Enlarge Image

Close.The project's progress will be closely watched—locally as a measure of another Jersey City attempt at revitalization and nationally as a test of Honeywell's ability to make it in the real-estate business under its unusual deal with the city.

"The reality is most industrial companies don't want to be in real-estate business. It's typically not a comfortable fit," said Mary Hashem, an executive vice president at Brownfield Partners, a real-estate development firm that specializes in contaminated sites.

Honeywell—primarily a maker of aerospace, building control and safety products—has been involved before in the redevelopment of several contaminated sites around the country, including Inner Harbor in Baltimore and El Segundo, Calif.

Participating in the redevelopment could help improve its image in the community and potentially make back some fraction of the cost of the clean up. They would also be able to oversee the redevelopment to make sure it is done responsibly.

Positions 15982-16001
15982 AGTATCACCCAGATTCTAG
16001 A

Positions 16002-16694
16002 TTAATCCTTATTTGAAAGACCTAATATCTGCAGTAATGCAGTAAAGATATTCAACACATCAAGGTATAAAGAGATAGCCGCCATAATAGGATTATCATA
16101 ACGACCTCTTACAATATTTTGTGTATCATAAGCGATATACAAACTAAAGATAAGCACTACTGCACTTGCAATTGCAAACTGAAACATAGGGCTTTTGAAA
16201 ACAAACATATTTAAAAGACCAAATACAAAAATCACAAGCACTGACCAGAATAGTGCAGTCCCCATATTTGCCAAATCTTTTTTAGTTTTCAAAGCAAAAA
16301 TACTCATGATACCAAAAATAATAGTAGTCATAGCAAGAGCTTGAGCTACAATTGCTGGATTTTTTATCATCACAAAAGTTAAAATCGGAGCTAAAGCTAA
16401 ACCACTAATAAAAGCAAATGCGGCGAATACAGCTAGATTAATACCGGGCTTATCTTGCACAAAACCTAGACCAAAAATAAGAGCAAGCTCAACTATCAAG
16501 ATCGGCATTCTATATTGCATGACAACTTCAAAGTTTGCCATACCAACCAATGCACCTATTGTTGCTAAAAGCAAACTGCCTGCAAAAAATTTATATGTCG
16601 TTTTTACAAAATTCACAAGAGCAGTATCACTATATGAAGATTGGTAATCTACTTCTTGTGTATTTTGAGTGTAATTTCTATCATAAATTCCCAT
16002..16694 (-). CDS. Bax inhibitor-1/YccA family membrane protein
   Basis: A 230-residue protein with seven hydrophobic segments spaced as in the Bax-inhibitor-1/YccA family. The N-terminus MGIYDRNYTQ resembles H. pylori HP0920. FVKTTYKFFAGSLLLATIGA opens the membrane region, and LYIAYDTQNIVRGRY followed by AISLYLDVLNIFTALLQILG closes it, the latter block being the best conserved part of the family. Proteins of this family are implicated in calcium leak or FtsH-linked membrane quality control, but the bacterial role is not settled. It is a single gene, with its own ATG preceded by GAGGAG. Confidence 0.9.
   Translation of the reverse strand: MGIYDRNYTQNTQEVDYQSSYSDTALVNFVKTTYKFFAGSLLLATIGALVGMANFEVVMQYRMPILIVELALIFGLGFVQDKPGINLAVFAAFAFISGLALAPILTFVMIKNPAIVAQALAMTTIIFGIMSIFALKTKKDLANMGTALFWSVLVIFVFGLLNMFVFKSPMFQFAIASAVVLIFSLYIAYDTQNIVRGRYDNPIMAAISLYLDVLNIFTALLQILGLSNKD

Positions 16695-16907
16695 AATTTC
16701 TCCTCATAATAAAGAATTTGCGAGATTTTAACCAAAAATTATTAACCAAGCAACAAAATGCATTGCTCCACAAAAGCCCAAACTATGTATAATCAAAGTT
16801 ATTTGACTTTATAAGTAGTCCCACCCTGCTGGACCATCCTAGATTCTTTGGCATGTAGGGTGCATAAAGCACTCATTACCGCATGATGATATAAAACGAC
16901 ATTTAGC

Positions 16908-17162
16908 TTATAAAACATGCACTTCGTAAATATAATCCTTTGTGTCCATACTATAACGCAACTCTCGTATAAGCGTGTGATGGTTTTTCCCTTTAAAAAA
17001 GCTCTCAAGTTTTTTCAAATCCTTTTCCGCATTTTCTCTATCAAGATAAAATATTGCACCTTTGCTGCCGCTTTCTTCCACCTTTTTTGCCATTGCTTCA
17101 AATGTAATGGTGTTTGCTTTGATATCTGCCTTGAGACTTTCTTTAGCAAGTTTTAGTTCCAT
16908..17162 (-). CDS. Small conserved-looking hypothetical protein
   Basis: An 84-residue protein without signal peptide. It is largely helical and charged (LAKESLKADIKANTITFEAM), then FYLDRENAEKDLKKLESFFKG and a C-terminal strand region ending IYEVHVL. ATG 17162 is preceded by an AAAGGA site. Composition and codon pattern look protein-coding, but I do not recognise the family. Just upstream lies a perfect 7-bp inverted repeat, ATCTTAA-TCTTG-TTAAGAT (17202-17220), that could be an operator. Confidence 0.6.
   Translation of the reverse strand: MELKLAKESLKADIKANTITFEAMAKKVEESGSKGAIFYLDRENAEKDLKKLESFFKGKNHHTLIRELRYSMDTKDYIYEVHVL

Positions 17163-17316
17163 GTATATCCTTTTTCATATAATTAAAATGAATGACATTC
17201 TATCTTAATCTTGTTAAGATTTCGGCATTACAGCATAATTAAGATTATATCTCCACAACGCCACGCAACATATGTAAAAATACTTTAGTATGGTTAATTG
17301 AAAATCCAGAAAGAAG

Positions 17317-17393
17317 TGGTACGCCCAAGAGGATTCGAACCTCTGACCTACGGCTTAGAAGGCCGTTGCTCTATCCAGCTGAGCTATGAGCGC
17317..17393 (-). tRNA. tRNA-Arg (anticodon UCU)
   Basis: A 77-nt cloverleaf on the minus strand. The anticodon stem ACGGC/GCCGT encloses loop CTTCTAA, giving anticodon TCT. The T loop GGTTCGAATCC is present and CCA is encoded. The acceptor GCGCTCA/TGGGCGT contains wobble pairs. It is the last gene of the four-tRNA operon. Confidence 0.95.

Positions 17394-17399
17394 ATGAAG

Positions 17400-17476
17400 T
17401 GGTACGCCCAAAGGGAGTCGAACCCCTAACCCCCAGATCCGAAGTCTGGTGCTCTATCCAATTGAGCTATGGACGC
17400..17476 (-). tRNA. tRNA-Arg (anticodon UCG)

Rick Kriva, Honeywell's vice president for global real estate, said the main motive of the company—which has 1,700 employees in New Jersey—is to help rejuvenate Jersey City. "Honeywell is an important part of the community. We feel that this is the right thing to do," Mr. Kriva said in an interview.

The project has drawn criticism, including from Jersey City Mayor Jerramiah Healy's potential re-election opponent, Steven Fulop, a city councilman.

In the current economic and political environment, Mr. Fulop said the project is unlikely to get the funding it needs from cash-strapped state and federal governments for the Light Rail component. He said it would likely have to be scaled back.

"Nobody in the city wants to continue to see it be vacant, but at some point the city is going to have to potentially recalibrate how it's approaching that development with Honeywell," said Mr. Fulop.